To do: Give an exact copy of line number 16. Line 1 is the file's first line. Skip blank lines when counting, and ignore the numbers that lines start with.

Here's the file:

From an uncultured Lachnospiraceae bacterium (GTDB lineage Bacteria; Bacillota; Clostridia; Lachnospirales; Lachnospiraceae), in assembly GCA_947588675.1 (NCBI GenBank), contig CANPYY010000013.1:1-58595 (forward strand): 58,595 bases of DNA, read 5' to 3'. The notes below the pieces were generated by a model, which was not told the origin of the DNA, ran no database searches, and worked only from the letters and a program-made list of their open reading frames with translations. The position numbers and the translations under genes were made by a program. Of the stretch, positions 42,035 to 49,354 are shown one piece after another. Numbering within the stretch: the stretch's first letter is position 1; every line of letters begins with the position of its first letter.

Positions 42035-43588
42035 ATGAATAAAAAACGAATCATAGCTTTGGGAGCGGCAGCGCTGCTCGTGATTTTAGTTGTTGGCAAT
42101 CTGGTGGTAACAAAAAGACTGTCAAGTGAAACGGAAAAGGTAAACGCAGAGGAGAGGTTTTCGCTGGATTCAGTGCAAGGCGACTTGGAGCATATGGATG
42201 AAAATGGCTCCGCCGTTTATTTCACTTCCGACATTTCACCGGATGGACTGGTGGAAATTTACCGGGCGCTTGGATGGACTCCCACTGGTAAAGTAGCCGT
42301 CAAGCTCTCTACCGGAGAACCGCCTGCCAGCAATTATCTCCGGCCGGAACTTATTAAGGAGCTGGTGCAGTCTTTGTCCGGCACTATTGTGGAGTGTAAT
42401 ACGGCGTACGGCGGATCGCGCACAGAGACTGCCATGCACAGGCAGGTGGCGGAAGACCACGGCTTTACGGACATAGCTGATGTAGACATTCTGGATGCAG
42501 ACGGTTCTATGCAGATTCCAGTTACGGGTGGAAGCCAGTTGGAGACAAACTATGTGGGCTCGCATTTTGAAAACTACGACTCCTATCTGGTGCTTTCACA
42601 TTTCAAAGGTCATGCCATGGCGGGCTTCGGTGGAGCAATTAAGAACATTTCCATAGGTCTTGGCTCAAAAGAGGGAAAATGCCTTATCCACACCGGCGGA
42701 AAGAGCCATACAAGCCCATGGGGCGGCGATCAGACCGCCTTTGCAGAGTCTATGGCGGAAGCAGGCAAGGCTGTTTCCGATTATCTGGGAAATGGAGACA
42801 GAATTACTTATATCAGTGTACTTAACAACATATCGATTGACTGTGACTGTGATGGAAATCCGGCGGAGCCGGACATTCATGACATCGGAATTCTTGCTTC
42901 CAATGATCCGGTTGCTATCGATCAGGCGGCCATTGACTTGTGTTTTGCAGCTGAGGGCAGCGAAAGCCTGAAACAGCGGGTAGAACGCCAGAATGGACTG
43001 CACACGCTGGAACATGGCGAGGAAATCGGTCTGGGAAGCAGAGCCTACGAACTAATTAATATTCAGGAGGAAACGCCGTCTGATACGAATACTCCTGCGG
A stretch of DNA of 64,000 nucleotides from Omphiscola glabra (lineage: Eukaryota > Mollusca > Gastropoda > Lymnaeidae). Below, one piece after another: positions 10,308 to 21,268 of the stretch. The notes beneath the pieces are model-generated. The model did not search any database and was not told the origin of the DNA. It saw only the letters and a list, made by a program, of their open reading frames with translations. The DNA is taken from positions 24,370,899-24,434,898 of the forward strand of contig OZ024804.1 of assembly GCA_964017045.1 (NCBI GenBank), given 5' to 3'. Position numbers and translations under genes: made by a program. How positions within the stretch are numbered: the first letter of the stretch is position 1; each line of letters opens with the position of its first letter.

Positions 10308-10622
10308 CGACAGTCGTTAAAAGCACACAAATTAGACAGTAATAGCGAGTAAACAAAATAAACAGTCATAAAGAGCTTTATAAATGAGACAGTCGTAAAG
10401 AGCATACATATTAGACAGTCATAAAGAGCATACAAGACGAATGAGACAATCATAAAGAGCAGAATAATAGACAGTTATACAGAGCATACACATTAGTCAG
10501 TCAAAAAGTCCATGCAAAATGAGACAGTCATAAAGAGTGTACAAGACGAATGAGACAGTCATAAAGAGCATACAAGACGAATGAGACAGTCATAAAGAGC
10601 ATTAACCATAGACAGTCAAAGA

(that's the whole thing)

10308 CGACAGTCGTTAAAAGCACACAAATTAGACAGTAATAGCGAGTAAACAAAATAAACAGTCATAAAGAGCTTTATAAATGAGACAGTCGTAAAG